Kansas Secretary of State Kris Kobach
Credit: Kansas City Star/YouTube Screen Capture

Donald Trump wouldn’t be president today if a gigantic rift hadn’t opened up between the Republican establishment and the Republican base, and we’re going to get another taste of that this November when Kansans go to the polls to elect a new governor:

Kris Kobach may be the chosen standard-bearer for the Kansas Republican Party, but elected GOP officials are less than unified behind him in his run for governor.

Almost 40 percent of Republicans in the Kansas Legislature, when asked whether they will support Kobach in November, either would not say or did not respond to repeated inquiries. Four moderate Republicans, all from Johnson County, have said they will not support Kobach.

“I’m not going to take a position on that race. I just don’t feel like it’s any benefit to me to do that,” said House Majority Whip Kent Thompson, a Republican from Iola, without elaborating.

The numbers show the division within the Kansas Republican Party is real, said Michael Smith, a political scientist at Emporia State University.

Kansas is already well-known for its split of relatively moderate Eisenhower-ish Republicans and archconservative Brownbackian fire-breathers, but Kobach has taken an atomic chisel to this fissure. Since Trump became president, Kobach has distinguished himself by serving as chairman of the most farcical government commission (the Presidential Advisory Commission on Election Integrity) in the history of the country and being held in contempt of court for failing to follow a judge’s instructions in his role as Kansas’s Secretary of State. He’s a prominent birther who helped author and promote Arizona SB 1070, the state’s notorious racial profiling law, as well as a similar law in Alabama. None of this prevented him from narrowly beating the interim governor of Kansas in the primary and becoming the Sunflower state GOP standard bearer. Still, fifty-nine percent of Republican primary-goers voted against him.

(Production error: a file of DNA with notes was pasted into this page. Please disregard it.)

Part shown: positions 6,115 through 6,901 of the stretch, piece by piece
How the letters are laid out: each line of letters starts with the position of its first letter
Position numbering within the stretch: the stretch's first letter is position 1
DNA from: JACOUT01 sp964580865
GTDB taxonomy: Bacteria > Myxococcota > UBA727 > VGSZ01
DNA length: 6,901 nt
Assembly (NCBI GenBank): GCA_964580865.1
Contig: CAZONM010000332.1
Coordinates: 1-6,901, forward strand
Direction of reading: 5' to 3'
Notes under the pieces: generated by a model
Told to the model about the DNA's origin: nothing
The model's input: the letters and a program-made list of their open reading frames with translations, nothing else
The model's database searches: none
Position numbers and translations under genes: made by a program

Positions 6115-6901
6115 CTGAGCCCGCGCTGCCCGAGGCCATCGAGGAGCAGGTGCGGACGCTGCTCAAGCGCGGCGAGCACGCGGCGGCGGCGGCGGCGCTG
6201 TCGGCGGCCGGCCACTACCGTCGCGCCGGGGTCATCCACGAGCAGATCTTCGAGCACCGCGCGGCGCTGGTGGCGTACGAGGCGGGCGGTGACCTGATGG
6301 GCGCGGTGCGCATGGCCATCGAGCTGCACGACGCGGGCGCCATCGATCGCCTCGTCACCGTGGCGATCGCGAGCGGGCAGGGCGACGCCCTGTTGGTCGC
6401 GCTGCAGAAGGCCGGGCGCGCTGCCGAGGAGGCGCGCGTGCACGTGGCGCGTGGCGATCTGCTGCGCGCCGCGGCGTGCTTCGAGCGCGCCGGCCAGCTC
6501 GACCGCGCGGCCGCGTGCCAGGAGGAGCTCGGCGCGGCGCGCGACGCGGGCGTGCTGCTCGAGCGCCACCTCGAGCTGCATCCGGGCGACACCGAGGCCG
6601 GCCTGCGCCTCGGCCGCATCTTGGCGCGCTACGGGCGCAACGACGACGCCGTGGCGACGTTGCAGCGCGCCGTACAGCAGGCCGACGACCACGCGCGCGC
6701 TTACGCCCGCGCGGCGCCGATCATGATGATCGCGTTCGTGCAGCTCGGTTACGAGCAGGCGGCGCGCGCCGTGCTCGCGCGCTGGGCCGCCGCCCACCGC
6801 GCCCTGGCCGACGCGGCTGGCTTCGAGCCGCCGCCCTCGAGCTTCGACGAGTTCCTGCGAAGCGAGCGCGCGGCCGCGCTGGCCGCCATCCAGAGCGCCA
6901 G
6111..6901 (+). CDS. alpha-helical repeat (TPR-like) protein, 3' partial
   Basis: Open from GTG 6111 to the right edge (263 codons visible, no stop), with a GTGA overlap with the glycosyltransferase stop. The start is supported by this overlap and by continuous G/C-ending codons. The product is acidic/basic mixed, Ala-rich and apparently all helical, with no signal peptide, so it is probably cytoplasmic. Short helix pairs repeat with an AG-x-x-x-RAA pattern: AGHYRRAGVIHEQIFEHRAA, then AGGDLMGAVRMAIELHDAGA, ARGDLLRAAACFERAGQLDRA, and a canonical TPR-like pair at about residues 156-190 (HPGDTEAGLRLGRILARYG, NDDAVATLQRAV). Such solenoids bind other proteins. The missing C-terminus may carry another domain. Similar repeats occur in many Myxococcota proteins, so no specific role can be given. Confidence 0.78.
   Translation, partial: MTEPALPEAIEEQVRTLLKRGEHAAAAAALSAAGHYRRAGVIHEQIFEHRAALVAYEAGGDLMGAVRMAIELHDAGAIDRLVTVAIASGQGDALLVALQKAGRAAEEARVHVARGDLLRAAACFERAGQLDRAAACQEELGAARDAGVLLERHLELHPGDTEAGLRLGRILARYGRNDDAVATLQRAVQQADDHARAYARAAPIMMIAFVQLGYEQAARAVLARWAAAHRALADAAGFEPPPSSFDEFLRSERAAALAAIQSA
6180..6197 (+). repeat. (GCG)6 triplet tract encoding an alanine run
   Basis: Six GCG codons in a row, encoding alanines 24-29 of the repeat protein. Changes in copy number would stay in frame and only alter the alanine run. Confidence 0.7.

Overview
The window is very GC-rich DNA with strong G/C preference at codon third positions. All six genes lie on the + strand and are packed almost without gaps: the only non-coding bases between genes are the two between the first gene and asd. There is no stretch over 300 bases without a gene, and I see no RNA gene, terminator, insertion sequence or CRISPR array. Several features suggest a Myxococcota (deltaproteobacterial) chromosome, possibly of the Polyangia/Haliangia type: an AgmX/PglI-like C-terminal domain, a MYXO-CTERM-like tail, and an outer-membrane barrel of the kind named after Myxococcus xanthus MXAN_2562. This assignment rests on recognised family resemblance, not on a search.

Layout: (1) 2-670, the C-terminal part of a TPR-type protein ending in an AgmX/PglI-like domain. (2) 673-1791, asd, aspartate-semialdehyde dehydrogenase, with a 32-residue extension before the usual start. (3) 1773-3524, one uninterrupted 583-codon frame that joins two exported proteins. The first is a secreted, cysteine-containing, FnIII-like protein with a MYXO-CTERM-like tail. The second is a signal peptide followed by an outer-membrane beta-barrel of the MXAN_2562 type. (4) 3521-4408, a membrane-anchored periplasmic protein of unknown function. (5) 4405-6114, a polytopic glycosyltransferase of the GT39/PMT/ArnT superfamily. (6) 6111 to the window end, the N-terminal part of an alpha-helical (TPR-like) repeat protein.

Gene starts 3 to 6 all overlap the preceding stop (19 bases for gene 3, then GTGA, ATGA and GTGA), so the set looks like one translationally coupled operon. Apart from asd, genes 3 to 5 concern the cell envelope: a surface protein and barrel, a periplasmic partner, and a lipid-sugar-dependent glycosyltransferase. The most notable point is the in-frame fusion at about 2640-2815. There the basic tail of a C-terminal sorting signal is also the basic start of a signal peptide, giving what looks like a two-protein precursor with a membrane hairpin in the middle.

Complicating the picture for the Democrats, however, is that the gubernatorial election will be a three-way race. Greg Orman, who ran a credible race against Senator Pat Roberts in 2014 as a Democratic Party-blessed independent, will be on the ballot splitting off anti-Kobach votes from the Democratic nominee Laura Kelly. That will probably (but not necessarily) be sufficient for Kobach to win with a plurality of the vote.

A new poll shows Democrat Laura Kelly and Republican Kris Kobach are virtually tied in the race for Governor, but Independent candidate Greg Orman says those numbers aren’t legitimate.

The poll was done by the Public Policy Polling group. It shows Kobach getting 39% of votes, Kelly getting 38% of votes and Orman with just 9%. It was paid for by the KNEA, a Kansas teachers union that supports Kelly. That connection is why Orman is questioning its legitimacy.

“That was just a highway partisan poll done by the ally of the Democratic party. It’s just another partisan dirty trick. The reality is they want to avoid competition and they want to avoid accountability,” Orman said.

KSNT News political analyst Dr. Bob Beatty said that as long as polling companies are transparent about their methods, there’s no reason to doubt their numbers.

“We’re able to look at these polls and really get a good sense of the race as long as they’re scientific, done in a scientific manner, and this one was,” Beatty said.

After the disastrous governorship of Sam Brownback, I think it would be tragic for Kansans to be saddled with Kris Kobach, and it appears that many Republicans feel the same way. Yet the chances are good that that is exactly what will happen to them.

And that’s a sad statement about the political culture of their state and our country.

Martin Longman

Martin Longman is the web editor for the Washington Monthly. See all his writing at ProgressPond.com